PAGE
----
1. The petitioner the Madhya Pradesh State Road Transport Corporation, hereinafter referred to as the Corporation, by this petition under Article 226 of the Constitution calls into question the order of the Transport Appellate Authority dated 24th January 1972 passed in Appeal No. 640 of 1969 and consequent renewal of the permit of respondent No. 3 M/s Bundelkhand Motor Transport Company, hereinafter referred to as the Company.
2. The facts are that the Company held a permit for Chhatarpur-Jetpur via Kishangarh route which expired on 30th May 1965. Before the expiry of the permit the Company made an application for renewal of the permit under Section 58 of the Motor Vehicles Act. 1939). One Jogendra Singh objected to the grant of renewal to the Company. The Corporation also objected to the renewal and in addition made an application for grant of a permit to itself. The Regional Transport Authority. Rewa, who considered the application for renewal of the Company, passed an order granting the renewal on 5th November 1965. An appeal was filed against this order by the Corporation alone and no appeal was filed by Jogendra Singh. Jogendra Singh was not even impleaded as a party in the appeal of the Corporation, The appeal filed by the Corporation was allowed by the Transport Appellate Authority on 25th January 1967 and the case was remanded to the Regional Transport Authority, Rewa. By its order dated 13th September 1969 the Regional Transport Authority. Rewa, rejected the application for renewal of the Company and granted a permit to the Corporation. The Company preferred an appeal against this order, being Appeal No. 640 of 1969, which was decided by the Appellate Authority on 24th January 1972. By this order passed in appeal the application for renewal of the permit of the Company was allowed and the application of the Corporation for grant of a permit was dismissed. In pursuance of the order of the Appellate Authority, the Regional Transport Authority renewed the permit of the Company from 11th February 1972 to 10th February 1975. Thereafter the present petition was filed by the Corporation challenging the order of the Appellate Authority granting renewal.
3. The first point raised by the learned counsel for the petitioner is that in the appeal filed by the Company against the order of the Regional Transport Authority, Rewa, dated 18th September 1969, Jogendra Singh was not impleaded as a Party and no notice was issued to him of the appeal by the Appellate Authority. It is argued that Jogendra Singh was a necessary party and without noticing him the appeal could not be heard and therefore the impugned order passed in appeal was invalid and void. Reliance for this argument is placed on Rule 73 (b) which requires that the Appellate Authority should issue notice of appeal to the appellant, the original authority and any other person interested in the appeal. In our opinion, there is no substance in this contention. It is true that Jogendra Singh had initially objected to the application for renewal made by the Company, but after the renewal was granted by the Regional Transport Authority, Rewa, on 5th November 1965 he did not prefer any appeal. The Corporation alone went up in appeal against that order and in that appeal also Jogendra Singh was not impleaded as a party and no notice of appeal was given to him. The remand order was passed in an appeal preferred by the Corporation in which Jogendra Singh was not a party and the benefit of that order could not be taken by him. Consequently, he could not participate and indeed, he did not participate in the proceedings after remand. In these circumstances, it is clear that Jogendra Singh was not a person interested in the result of the appeal filed by the Company against the order passed by the Regional Transport Authority after remand and the Appellate Authority was right in not issuing any notice to him. Even otherwise, we feel that the Corporation is not entitled to ventilate the grievance that Jogendra Singh was not noticed when he himself has not come forward to challenge the order of the Appellate Authority on that ground. In this writ petition also he has not been joined as a party. For these reasons, we reject the first contention raised by the learned counsel for the petitioner.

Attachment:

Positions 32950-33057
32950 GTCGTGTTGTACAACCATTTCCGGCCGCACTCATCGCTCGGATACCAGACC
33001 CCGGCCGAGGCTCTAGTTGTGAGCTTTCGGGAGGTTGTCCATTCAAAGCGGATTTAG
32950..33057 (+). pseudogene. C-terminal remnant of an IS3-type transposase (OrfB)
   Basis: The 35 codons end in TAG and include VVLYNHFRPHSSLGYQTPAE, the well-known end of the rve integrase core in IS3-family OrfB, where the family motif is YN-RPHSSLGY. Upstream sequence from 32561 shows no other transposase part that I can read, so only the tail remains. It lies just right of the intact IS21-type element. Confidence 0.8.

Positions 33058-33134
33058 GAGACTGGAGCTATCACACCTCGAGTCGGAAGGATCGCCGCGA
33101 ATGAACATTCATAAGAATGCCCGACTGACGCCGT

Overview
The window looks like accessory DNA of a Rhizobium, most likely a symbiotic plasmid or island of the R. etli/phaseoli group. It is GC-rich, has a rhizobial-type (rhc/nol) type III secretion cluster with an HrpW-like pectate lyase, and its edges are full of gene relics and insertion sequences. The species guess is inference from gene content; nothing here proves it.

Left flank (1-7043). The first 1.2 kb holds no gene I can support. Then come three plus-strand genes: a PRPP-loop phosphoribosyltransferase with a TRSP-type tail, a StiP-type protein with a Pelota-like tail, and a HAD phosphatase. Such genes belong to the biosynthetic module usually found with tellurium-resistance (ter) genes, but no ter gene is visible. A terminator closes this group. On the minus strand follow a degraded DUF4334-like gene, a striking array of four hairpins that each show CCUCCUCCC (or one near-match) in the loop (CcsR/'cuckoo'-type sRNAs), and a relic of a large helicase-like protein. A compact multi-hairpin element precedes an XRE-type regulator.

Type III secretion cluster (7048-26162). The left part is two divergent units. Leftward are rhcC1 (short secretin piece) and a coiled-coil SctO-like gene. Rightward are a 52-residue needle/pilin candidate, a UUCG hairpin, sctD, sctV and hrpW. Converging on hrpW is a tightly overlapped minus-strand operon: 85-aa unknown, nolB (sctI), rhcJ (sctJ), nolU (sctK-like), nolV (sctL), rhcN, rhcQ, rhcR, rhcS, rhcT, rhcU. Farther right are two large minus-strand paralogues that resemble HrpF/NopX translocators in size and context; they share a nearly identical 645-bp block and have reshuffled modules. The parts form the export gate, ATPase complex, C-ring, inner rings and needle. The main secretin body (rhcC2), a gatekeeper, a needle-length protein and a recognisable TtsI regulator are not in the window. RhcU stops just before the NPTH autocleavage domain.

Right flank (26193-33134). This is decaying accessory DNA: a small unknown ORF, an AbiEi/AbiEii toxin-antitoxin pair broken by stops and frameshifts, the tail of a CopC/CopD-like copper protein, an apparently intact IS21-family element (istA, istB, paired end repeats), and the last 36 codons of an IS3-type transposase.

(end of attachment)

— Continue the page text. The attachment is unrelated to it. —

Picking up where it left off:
4. The next contention of the learned counsel for the petitioner is that the grant of renewal of the Company's permit was in contravention of the approved Scheme No. 30 published on 24th March 1967. By this nationalisation scheme, which was made and published under Chapter IV-A of the Act, Chhatarpur Kishangarh was a route reserved for the exclusive operation of the Corporation. It is contended on this basis that the renewal of the Company's permit for the route Chhatarpur to Jetpur via Kishangarh was in contravention of the scheme as the route for which the permit was renewed includes a route which is of complete exclusion under the scheme.
5. The approval of the Government to Scheme No. 30 under Section 68-D was granted by the order of the Special Secretary, dated 8th March 1967. It will appear from the order of the Special Secretary that no notice of the scheme was issued to certain operators holding permits for routes which partially overlapped the routes proposed for exclusive operation of the Corporation. The Special Secretary, therefore, held that the scheme could be approved only by eliminating from it those operators who held permits partly overlapping the exclusive routes. The scheme was, therefore, approved to cover only those operators whose routes were wholly within the exclusive routes. The relevant portion of the order of the Special Secretary reads as follows: